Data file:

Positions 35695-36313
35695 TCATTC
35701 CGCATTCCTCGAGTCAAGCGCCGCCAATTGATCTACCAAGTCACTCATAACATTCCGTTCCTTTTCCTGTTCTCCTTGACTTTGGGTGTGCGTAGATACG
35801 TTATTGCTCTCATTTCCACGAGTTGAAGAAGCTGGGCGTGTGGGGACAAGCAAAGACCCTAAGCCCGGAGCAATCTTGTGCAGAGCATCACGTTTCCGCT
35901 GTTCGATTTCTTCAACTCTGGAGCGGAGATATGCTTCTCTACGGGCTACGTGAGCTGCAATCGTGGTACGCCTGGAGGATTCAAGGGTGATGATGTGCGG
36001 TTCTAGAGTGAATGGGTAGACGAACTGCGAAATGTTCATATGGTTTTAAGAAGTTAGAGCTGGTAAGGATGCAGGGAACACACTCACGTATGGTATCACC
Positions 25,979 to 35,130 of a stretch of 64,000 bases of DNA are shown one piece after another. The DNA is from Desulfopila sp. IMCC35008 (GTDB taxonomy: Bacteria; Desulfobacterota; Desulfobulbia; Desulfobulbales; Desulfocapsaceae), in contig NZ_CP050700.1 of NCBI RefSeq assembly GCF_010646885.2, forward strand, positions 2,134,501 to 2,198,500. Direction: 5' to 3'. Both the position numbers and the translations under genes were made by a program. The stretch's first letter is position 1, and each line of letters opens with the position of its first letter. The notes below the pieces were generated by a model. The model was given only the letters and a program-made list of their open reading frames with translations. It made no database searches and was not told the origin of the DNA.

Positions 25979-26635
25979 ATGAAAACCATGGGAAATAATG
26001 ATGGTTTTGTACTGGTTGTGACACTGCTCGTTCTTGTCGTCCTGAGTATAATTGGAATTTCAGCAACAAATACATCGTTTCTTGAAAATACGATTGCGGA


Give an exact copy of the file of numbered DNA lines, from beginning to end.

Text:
Positions 35695-36313
35695 TCATTC
35701 CGCATTCCTCGAGTCAAGCGCCGCCAATTGATCTACCAAGTCACTCATAACATTCCGTTCCTTTTCCTGTTCTCCTTGACTTTGGGTGTGCGTAGATACG
35801 TTATTGCTCTCATTTCCACGAGTTGAAGAAGCTGGGCGTGTGGGGACAAGCAAAGACCCTAAGCCCGGAGCAATCTTGTGCAGAGCATCACGTTTCCGCT
35901 GTTCGATTTCTTCAACTCTGGAGCGGAGATATGCTTCTCTACGGGCTACGTGAGCTGCAATCGTGGTACGCCTGGAGGATTCAAGGGTGATGATGTGCGG
36001 TTCTAGAGTGAATGGGTAGACGAACTGCGAAATGTTCATATGGTTTTAAGAAGTTAGAGCTGGTAAGGATGCAGGGAACACACTCACGTATGGTATCACC
Positions 25,979 to 35,130 of a stretch of 64,000 bases of DNA are shown one piece after another. The DNA is from Desulfopila sp. IMCC35008 (GTDB taxonomy: Bacteria; Desulfobacterota; Desulfobulbia; Desulfobulbales; Desulfocapsaceae), in contig NZ_CP050700.1 of NCBI RefSeq assembly GCF_010646885.2, forward strand, positions 2,134,501 to 2,198,500. Direction: 5' to 3'. Both the position numbers and the translations under genes were made by a program. The stretch's first letter is position 1, and each line of letters opens with the position of its first letter. The notes below the pieces were generated by a model. The model was given only the letters and a program-made list of their open reading frames with translations. It made no database searches and was not told the origin of the DNA.

Positions 25979-26635
25979 ATGAAAACCATGGGAAATAATG
26001 ATGGTTTTGTACTGGTTGTGACACTGCTCGTTCTTGTCGTCCTGAGTATAATTGGAATTTCAGCAACAAATACATCGTTTCTTGAAAATACGATTGCGGA